Cedar Lake, Wildlife Management Area Addition

The Cedar Lake Wildlife Management Area (WMA) grew in size by 46 acres in May 2021 with the purchase and conveyance of the Skylar Tuthill Trust property by the Northern Waters Land Trust (NWLT) to the Department of Natural Resources (DNR). The 100 acre WMA is located in Farm Island Township, Aitkin County, on Cedar Lake.

The recent addition to the WMA includes 1,650 feet of lake frontage along Cedar Lake. The uplands are a mix of open fields, conifer plantation, and hardwood forest. The shoreline and emergent vegetation greatly benefit fish populations. The open fields will be replanted to a mixed hardwood/conifer forest with accesses and several small openings. This restoration will benefit forest wildlife species and provide additional recreational opportunities for hunters and wildlife watchers.

Nearly 1,500 acres in size with 30 miles of shoreline, Cedar Lake is categorized as an “outstanding” lake of biological significance by the DNR. Cedar Lake supports sensitive, cold-water species such as tullibee (cisco) which are susceptible to habitat degradation in the watershed and warming temperatures. Tullibee are a preferred forage fish of walleye, northern pike, muskellunge, and lake trout. They require cold, well-oxygenated waters, a condition most common in deep water lakes with healthy watersheds. The watershed for the Lake is approximately 20,570 acres of which 42% is now protected.

(Images courtesy of Bob Karls)

A lake’s ecosystem and water quality have a high probability of being maintained if 75% of its watershed is undisturbed. State reports indicate this region could experience significant water quality and fisheries degradation in the coming decades without direct conservation. Lakes and watersheds with natural, undisturbed land cover along the shorelines and within their watersheds will have the best chance to sustain high water quality and tullibee populations in the face of shoreland development and a changing climate. And sustaining a strong angling heritage revolves largely around protecting fisheries habitat.

There are 68 cold water lakes that are considered “refuge lakes” for tullibee in Minnesota and 38 of these are found in the Aitkin, Cass, Crow-Wing, and Hubbard counties. These north central Minnesota lakes attract people nationwide for their natural states, beauty, fishing, and other outdoor recreational opportunities.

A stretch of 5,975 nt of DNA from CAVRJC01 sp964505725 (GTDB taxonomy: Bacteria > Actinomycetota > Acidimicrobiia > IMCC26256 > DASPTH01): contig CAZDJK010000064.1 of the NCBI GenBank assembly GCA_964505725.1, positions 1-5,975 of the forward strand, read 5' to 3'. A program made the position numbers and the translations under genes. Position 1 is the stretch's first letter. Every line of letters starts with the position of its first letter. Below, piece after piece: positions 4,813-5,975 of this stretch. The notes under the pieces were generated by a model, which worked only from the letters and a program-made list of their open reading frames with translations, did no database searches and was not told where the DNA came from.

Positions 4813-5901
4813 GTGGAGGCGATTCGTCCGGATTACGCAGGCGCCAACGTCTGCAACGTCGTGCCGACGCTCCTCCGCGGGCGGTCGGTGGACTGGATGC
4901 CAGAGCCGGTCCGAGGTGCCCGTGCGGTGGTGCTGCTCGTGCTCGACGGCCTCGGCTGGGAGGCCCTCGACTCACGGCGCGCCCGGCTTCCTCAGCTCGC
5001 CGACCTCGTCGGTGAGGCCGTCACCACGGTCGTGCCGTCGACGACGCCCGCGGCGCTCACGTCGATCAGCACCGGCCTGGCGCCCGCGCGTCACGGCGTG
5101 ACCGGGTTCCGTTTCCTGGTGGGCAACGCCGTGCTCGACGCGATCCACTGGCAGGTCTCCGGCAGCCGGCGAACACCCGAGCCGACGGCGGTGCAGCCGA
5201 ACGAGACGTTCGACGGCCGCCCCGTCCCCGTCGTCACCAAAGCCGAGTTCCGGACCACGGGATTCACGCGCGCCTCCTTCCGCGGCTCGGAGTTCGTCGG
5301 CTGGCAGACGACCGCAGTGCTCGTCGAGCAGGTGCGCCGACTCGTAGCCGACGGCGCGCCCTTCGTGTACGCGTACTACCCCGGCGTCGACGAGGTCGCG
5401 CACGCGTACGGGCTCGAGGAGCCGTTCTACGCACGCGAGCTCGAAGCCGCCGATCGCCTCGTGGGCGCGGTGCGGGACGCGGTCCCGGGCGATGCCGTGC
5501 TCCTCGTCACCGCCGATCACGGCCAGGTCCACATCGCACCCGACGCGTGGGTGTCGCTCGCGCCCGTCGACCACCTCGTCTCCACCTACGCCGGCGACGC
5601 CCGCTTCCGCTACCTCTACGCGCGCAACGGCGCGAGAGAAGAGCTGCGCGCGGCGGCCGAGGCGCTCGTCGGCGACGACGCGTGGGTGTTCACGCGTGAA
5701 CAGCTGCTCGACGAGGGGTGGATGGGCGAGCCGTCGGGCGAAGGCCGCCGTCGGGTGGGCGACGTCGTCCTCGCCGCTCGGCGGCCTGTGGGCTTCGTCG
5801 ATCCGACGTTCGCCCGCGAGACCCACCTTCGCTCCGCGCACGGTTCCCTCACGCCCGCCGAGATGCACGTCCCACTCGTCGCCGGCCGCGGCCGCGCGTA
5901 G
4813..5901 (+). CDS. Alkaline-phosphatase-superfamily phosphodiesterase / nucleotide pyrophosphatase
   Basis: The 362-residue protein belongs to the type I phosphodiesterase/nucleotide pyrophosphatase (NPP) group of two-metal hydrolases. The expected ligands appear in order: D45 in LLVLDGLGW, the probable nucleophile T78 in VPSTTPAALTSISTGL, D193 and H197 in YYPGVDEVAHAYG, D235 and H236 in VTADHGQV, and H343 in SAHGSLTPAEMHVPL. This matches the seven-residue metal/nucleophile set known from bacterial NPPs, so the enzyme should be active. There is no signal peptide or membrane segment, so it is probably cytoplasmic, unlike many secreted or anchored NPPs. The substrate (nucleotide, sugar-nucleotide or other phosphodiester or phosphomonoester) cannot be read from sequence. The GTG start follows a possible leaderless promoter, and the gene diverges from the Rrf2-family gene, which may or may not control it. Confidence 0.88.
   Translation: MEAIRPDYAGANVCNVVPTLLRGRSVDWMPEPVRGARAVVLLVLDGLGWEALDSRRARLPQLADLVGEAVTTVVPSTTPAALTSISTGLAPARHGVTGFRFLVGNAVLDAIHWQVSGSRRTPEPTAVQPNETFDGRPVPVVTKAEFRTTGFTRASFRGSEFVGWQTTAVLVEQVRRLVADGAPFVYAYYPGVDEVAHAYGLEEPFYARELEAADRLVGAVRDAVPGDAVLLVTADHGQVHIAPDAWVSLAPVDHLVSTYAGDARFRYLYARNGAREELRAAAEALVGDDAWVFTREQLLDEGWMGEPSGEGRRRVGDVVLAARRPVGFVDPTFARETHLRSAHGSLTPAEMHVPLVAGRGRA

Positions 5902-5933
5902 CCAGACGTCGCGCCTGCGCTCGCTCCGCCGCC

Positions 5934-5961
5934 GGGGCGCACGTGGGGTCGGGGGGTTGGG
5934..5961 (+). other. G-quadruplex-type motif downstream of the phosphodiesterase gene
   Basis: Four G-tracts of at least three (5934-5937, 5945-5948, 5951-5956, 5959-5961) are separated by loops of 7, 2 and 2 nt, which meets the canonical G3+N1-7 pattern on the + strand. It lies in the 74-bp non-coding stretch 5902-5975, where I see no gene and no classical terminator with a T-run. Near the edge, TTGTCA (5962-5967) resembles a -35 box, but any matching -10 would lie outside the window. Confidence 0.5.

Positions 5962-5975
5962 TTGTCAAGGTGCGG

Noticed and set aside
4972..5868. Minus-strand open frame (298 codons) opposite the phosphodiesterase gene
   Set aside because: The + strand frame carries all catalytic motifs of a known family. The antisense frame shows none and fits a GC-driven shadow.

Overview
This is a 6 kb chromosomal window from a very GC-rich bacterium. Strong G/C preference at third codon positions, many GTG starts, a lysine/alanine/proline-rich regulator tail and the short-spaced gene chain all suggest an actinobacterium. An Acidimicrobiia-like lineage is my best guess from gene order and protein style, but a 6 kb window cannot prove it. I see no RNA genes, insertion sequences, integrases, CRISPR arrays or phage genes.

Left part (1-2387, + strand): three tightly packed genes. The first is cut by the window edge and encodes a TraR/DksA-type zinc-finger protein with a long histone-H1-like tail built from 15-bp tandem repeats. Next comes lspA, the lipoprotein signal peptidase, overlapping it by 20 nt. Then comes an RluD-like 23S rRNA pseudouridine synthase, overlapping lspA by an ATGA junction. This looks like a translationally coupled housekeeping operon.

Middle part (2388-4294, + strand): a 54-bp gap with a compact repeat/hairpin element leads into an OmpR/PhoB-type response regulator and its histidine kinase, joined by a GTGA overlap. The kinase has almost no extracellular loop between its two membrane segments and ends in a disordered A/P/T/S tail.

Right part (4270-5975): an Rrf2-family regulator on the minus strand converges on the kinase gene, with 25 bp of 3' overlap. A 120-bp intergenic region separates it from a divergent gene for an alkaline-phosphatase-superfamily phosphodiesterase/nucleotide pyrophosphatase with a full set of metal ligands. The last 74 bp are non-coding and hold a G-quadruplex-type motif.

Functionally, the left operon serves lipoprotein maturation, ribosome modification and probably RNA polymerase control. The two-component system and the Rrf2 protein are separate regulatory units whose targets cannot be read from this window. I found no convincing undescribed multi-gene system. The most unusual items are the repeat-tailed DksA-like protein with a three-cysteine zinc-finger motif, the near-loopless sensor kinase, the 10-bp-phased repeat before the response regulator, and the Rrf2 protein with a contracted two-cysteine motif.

The NWLT Clean Water Critical Habitat Program was established 2011 to protect high priority tullibee/cisco lakes and their watersheds in the north central “lakes country” (i.e., Aitkin, Cass, Crow Wing, Hubbard) using grants from the State of Minnesota for conservation easements and fee title acquisition. NWLT partners with public agencies, such as Counties and the State of Minnesota, and private organizations such as lake associations to identify willing sellers and properties important 

to the agency land management goals, to secure funding through grants, and to acquire and convey those properties to partner agencies.

NWLT secured Outdoor Heritage Funds through a Lessard – Sams Outdoor Heritage Council (LSOHC) grant in 2018 to acquire the recent addition to Cedar Lake WMA. Cedar Lake Conservancy (CLC) generously provided the required 10% match for the grant. CLC paid for the boundary survey, well removal, clean-up of the site and the remaining match towards the purchase of the property. Bob Karls is a Board member for both the CLC and the NWLT. A strong conservation advocate, Bob presented the project to NWLT in 2017 and worked in the subsequent years to raise the match and complete the work necessary for the conveyance.

The Outdoor Heritage Fund was created in 2008 when Minnesota voters passed the Clean Water, Land and Legacy Amendment (Legacy Amendment) to the Minnesota Constitution. These funds ”may be spent only to restore, protect, and enhance wetlands, prairies, forest and habitat for fish, game, and wildlife.” David Miller, Northern Waters Land Trust Board Chair, notes that “The protection of this property was an effort that took nearly three years. The addition of this land to the Cedar Lake WMA demonstrates efforts to preserve land to protect our northern waters. We are grateful to the Tuthill Trust, the Cedar Lake Conservancy, the Outdoor Heritage Fund, the Department of Natural Resources, NWLT’s partners, and the State of Minnesota for working together to manage healthy natural resources and support resilient local communities and economies.”


Kathy DonCarlos 5/24/21